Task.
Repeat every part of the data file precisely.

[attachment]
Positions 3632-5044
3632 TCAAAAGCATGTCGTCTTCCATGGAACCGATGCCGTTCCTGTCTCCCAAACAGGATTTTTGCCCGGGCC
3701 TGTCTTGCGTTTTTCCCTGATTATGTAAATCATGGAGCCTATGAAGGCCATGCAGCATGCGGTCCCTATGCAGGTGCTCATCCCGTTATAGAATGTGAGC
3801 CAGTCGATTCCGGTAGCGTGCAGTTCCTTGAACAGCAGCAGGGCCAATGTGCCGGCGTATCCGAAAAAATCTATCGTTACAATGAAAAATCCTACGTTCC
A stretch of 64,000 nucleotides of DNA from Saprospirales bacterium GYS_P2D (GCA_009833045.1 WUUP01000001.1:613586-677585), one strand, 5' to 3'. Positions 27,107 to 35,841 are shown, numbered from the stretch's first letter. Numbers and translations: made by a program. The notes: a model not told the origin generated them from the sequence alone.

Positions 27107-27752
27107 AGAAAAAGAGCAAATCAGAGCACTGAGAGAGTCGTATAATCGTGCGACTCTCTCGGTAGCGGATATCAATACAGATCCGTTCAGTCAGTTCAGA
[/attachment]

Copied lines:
Positions 3632-5044
3632 TCAAAAGCATGTCGTCTTCCATGGAACCGATGCCGTTCCTGTCTCCCAAACAGGATTTTTGCCCGGGCC
3701 TGTCTTGCGTTTTTCCCTGATTATGTAAATCATGGAGCCTATGAAGGCCATGCAGCATGCGGTCCCTATGCAGGTGCTCATCCCGTTATAGAATGTGAGC
3801 CAGTCGATTCCGGTAGCGTGCAGTTCCTTGAACAGCAGCAGGGCCAATGTGCCGGCGTATCCGAAAAAATCTATCGTTACAATGAAAAATCCTACGTTCC
A stretch of 64,000 nucleotides of DNA from Saprospirales bacterium GYS_P2D (GCA_009833045.1 WUUP01000001.1:613586-677585), one strand, 5' to 3'. Positions 27,107 to 35,841 are shown, numbered from the stretch's first letter. Numbers and translations: made by a program. The notes: a model not told the origin generated them from the sequence alone.

Positions 27107-27752
27107 AGAAAAAGAGCAAATCAGAGCACTGAGAGAGTCGTATAATCGTGCGACTCTCTCGGTAGCGGATATCAATACAGATCCGTTCAGTCAGTTCAGA